I have been working after college and have always kept in mind that I want to go to graduate school. As I'm working at a good investment fund, many are advising me "against" going to school, leaving the job. After all 5 years of commitment or more is huge. So at this point in time I want to look back at my profile and carefully give it another close look before I pull the trigger. Please give any inputs, they will be much appreciated.
School: Small good liberal arts (I was an international student studying abroad in the US)
Majors: Math, Econ
I took pretty high level math courses that were offered like Real Analysis & Lebesgue's Theory, Abstract Algebra, Differential Equation, Math Modeling. Probably not exactly all "grad level courses" but I took all I could, including all statistics courses offered.
I did do Advanced Econometrics, Finance on top of Intermediate Micro, Macro, Econometrics.
I did quite a few Computer Science courses too.
I got A(s) and few A-(s) for all the above classes. I did however get some B+ in some earlier qualitative Econ classes.
GPA: 3.8 (Math GPA: 3.95, Econ GPA: 3.7)
Phi Beta Kappa
GMAT: 750 (98 - 99 percentile) with 6 writing (52 Math and 40 Verbal). I have yet to take GRE but I intend to do so since a lot of schools ask for this.
Research: Did an honor thesis in Finance that is published in a tiny journal. I also had another summer research experience at a good institution on an Applied Math subject (not related to Finance) and presented at a conference for that. Otherwise... not that much serious research experience.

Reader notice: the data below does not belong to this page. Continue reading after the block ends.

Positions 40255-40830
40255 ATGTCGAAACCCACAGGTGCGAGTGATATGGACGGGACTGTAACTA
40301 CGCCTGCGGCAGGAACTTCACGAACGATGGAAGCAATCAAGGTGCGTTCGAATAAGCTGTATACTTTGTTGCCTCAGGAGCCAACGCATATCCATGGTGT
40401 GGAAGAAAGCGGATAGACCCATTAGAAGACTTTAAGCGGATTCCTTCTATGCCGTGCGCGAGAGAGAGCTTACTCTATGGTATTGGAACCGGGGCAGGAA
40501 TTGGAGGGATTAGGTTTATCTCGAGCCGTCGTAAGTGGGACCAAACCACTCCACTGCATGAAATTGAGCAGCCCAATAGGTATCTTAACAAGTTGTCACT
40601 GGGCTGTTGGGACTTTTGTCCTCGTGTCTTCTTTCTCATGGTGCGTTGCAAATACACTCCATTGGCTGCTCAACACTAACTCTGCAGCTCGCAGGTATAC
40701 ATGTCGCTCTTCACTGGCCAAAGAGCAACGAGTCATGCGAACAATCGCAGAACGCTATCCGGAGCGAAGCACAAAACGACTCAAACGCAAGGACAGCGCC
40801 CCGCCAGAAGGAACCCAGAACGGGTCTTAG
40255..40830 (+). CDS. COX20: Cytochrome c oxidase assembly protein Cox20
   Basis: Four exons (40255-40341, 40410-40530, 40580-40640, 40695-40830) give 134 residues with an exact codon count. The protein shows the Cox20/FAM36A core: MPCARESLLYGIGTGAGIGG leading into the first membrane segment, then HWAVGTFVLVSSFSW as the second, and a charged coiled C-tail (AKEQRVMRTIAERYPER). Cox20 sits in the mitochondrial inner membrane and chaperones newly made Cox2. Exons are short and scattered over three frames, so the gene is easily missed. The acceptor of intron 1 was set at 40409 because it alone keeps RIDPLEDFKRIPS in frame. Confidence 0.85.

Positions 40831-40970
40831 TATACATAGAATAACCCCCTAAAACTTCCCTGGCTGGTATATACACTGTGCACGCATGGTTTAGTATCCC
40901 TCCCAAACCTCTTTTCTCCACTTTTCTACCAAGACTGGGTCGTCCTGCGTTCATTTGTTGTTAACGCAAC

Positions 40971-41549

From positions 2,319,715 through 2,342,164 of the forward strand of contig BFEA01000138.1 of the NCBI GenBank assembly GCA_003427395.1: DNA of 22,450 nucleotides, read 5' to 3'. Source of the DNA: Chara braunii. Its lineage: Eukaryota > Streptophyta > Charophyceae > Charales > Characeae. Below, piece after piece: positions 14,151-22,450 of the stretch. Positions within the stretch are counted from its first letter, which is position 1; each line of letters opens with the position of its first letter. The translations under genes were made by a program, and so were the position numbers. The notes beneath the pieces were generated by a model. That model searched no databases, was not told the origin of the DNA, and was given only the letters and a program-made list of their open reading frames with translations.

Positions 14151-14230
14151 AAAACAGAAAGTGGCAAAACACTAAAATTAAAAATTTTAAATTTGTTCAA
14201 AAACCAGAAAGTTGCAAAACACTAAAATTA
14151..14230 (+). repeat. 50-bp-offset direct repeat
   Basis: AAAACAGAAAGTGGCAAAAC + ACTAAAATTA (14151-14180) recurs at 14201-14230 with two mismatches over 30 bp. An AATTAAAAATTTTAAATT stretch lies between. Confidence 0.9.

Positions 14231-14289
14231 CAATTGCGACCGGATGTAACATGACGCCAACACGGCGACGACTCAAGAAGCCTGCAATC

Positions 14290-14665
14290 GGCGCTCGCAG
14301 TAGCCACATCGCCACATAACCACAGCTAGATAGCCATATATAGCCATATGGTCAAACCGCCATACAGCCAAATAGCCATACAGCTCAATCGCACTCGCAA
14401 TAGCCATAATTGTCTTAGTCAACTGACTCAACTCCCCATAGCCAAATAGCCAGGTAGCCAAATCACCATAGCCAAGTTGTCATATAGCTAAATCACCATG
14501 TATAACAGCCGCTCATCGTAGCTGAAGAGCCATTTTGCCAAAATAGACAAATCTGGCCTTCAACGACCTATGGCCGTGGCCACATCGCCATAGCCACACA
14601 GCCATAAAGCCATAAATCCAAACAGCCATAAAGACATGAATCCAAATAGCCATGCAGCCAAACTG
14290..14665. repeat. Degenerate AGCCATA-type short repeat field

LORs: I'm still debating whether to get my LORs from my Math or Econ professors (I guess it'll be a 2-1 ratio but 2 Math or 2 Econ?). They will be good, but none is from someone "enormously" famous or from any outside institution. My current plan has 1 to 2 Harvard Phds, 1 Temple PhD (who has gone to be much more known), 1 Chicago PhD, and probably a North Caroline Chapel Hill one (who is young but was the one who worked with me on my thesis. He was the only one available to work on Finance and he was easy going).
Teaching Experience: I TAed a lot of Math, Econ classes, but my main task was grading not teaching most of the time.
Research Interest: Finance, Asset Pricing
Others: I have been at a big investment fund, working in fixed income area for the last 3 years. I won't say the nature of my work is "research oriented" but definitely very quantitative. It is actually not easy to think of leaving the job for 5 years of school, but I do want a PhD experience and waiting longer might be too late.
Also, I'm taking the CFA level 3 this June. It's an all-comprehensive Finance curriculum.
Also, I don't know if high school achievements still count at all. But I had some regional and national awards in Physics, Math and Computer Science. Also, during college I attended a regional Math team contest and my team was #1.
Thanks much in advance for your inputs!